Frederick Ludlow

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Frederick Ludlow (born 1796, date of death unknown) was an early colonial settler in Western Australia. He is credited with the discovery of the Capel River.

Frederick Ludlow was born in 1796. In 1828, he and his wife Mildred ("Kitty") emigrated to Western Australia as servants of Captain Mark John Currie, arriving in Perth on board the Parmelia in June 1829. In April 1830, Ludlow joined a group including the Molloys and the Bussells in forming a new settlement at Augusta. The following year, Ludlow walked from Augusta to Perth in company with John Kellam and John Welburn. Although much undiscovered land would have been traversed, no journal was kept so no discoveries were attributed to the men. In June 1834, Ludlow made the same journey, this time on his own. Ludlow kept a journal of his travels, and was consequently credited with the discovery of much new land. In particular, he is credited with the discovery of the Capel River, although he did not give it a name. Ludlow later took up land in the Vasse, much of which is now known as the Ludlow Tuart Forest in the Tuart Forest National Park. Both the Ludlow River and the town of Ludlow are named after him.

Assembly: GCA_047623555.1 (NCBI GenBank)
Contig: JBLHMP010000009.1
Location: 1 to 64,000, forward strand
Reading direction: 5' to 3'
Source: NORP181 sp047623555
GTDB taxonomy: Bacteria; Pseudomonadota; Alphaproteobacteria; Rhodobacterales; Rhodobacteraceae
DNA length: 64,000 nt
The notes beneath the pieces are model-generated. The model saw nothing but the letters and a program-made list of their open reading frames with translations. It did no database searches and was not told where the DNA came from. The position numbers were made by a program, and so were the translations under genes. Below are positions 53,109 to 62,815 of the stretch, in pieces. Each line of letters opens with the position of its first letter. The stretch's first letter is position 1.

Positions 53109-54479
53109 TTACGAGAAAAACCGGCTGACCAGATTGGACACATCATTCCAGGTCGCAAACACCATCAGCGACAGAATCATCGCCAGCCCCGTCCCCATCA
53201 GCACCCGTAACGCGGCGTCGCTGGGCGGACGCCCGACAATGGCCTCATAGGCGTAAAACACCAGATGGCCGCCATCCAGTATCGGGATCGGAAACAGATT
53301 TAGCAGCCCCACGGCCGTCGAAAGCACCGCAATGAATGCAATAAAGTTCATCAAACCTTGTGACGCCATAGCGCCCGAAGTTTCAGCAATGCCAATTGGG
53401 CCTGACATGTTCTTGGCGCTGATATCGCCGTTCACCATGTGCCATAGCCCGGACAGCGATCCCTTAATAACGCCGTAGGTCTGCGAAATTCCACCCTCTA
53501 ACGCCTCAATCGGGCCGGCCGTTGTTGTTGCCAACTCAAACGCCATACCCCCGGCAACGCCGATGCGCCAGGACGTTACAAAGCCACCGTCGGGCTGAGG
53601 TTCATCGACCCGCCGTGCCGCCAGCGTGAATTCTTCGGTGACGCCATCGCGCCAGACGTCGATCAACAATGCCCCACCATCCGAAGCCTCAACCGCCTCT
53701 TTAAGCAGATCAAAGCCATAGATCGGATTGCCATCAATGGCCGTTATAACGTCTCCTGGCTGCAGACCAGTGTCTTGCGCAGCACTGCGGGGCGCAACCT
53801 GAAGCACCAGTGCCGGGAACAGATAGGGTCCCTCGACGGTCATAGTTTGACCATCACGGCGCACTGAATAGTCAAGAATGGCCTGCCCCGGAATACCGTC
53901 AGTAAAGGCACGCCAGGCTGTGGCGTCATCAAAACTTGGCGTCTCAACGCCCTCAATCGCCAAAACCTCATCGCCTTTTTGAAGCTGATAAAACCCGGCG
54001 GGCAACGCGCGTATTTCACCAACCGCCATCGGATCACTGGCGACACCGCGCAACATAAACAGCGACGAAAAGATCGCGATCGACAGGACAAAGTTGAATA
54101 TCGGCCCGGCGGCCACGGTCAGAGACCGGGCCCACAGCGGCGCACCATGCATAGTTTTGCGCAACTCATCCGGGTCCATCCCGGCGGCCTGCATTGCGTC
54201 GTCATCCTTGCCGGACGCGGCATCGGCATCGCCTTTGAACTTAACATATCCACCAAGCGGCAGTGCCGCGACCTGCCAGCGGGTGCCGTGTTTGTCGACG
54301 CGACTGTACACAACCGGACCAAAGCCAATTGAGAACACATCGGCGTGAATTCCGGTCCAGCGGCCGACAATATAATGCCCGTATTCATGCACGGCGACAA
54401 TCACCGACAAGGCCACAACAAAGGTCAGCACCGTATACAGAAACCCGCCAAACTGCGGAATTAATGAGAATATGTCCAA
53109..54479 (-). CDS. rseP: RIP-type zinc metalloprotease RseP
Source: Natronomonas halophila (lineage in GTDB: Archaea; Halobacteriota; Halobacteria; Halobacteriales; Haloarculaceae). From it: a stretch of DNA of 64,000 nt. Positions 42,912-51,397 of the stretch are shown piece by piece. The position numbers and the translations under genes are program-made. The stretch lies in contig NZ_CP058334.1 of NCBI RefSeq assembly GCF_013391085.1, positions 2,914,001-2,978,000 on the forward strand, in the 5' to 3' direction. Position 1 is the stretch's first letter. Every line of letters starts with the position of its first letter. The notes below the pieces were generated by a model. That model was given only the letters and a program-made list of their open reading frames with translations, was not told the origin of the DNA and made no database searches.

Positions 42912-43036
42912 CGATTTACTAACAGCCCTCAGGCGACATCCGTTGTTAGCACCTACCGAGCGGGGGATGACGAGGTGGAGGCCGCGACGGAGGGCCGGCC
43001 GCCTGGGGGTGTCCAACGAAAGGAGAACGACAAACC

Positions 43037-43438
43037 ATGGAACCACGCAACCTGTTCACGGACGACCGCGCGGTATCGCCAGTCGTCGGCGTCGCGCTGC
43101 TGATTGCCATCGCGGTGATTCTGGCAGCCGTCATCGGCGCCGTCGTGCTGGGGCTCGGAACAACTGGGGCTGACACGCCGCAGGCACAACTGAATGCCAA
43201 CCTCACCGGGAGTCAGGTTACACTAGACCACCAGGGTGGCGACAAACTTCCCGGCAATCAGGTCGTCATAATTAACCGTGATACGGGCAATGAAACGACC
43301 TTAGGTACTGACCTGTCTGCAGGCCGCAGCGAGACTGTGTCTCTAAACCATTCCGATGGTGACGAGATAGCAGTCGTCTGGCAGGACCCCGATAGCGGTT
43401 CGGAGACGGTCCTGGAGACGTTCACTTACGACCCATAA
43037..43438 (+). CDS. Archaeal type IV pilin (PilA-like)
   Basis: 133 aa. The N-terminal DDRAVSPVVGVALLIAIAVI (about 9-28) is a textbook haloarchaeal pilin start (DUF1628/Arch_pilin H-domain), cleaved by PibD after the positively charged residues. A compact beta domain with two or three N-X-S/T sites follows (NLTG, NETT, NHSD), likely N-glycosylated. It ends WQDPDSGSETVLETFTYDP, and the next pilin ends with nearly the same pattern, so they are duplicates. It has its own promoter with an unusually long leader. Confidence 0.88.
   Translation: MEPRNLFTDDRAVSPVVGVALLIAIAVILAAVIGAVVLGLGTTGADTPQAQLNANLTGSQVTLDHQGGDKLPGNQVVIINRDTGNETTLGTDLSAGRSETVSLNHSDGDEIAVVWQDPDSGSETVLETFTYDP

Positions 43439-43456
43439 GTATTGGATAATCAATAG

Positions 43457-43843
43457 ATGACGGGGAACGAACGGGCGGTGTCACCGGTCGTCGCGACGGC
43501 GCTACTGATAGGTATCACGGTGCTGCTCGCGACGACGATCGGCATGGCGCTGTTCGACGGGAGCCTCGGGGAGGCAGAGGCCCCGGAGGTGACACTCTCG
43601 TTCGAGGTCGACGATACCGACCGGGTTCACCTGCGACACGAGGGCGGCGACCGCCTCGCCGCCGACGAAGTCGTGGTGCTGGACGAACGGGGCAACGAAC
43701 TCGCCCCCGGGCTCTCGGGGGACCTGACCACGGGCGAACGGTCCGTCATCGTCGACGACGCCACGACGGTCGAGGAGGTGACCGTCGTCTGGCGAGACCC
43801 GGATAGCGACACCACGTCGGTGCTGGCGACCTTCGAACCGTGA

See also[edit]


  • Hasluck, Alexandra (1955). Portrait with Background. Melbourne, Australia: Oxford University Press. 
  • Shoobert, Joanne (principal editor) (2005). Western Australian Exploration, Volume One. Victoral Park, Western Australia: Hesperian Press. ISBN 0-85905-351-2.